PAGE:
The lens allows you to tilt the front element to change the plane of focus (either to drastically increase or decrease depth of field) and a shift facility which is especially useful in capturing architecture whilst keeping parallel lines looking parallel.
The lens rotates and this combined with tilting the lens can give some interesting selective focus effects which I intend to try on portraiture.
Anyhow, one effect you can achieve with a tilted lens is to make real-life scenes look like models. Todays pic is not a great example of this - taken at night in miserable weather & a fairly boring subject, but it hints at what is possible. The blurring of the top and bottom of the frame (made possible with the tilt) gives the effect.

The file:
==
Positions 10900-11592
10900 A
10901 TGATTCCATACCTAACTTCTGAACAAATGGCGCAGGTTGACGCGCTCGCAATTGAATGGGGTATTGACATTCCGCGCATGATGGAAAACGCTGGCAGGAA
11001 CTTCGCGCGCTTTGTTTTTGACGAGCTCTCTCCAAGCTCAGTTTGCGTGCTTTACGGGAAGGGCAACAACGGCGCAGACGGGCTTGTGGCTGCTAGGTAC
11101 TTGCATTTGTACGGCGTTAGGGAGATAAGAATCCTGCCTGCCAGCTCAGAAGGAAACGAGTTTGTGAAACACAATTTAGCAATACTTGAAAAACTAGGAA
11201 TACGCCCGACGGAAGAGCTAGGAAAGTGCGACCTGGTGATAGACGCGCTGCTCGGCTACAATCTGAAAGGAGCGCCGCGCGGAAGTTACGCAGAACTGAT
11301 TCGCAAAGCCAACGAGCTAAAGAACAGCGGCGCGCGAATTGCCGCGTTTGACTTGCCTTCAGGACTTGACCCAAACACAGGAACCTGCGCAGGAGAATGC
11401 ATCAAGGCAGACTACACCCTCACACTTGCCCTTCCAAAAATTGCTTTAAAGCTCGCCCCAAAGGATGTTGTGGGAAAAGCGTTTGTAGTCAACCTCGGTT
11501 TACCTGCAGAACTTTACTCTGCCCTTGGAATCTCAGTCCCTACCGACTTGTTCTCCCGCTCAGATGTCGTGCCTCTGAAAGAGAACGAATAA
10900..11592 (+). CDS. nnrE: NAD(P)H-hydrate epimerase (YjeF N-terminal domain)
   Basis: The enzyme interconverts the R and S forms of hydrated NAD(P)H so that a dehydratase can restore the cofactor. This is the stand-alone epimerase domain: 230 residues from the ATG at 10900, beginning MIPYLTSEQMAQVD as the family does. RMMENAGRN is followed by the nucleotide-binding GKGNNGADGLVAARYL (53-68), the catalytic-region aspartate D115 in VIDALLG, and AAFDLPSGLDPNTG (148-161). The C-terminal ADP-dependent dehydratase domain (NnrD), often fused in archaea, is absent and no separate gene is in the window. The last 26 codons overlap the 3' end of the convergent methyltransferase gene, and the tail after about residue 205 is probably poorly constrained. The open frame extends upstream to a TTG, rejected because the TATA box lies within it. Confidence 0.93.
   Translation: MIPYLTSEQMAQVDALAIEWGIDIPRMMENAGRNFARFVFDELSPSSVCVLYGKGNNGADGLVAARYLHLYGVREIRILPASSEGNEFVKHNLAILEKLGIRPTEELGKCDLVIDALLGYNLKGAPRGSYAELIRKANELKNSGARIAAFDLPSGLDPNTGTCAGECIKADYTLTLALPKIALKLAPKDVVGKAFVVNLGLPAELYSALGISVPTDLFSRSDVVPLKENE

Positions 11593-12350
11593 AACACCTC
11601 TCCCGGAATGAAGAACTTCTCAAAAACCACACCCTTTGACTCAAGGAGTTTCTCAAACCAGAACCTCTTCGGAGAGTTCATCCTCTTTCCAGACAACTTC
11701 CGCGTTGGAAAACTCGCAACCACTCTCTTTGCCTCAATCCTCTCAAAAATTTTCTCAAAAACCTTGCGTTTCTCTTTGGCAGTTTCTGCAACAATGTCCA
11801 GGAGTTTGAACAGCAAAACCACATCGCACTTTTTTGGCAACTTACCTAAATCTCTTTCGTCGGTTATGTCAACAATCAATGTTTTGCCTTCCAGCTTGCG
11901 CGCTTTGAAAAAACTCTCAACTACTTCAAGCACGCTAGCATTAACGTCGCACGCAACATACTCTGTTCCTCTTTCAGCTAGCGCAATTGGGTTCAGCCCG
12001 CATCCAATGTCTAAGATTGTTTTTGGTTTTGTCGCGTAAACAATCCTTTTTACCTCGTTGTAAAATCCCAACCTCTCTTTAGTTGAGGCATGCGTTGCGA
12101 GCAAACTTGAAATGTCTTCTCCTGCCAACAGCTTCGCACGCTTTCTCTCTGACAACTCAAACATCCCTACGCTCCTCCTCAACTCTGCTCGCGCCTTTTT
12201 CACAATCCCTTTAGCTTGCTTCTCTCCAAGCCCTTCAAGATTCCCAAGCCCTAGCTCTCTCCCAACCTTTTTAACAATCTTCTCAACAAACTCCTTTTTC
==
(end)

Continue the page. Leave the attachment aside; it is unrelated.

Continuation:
Probably best to click and see large to get the full effect, although I intend to take some more convincing examples soon.
Canon EOS-1Ds Mark II, f/5 @ 90 mm, 2s, ISO 100
Although I was keen to post something about the TS-E, the above shot is not the most exciting on the planet so I thought I'd add a portrait of my father taken at the New Forest last month. It is cropped from the full frame and was taken on the X100.
FUJIFILM FinePix X100, f/2.8 @ 23 mm, 1/125, ISO 500, Flash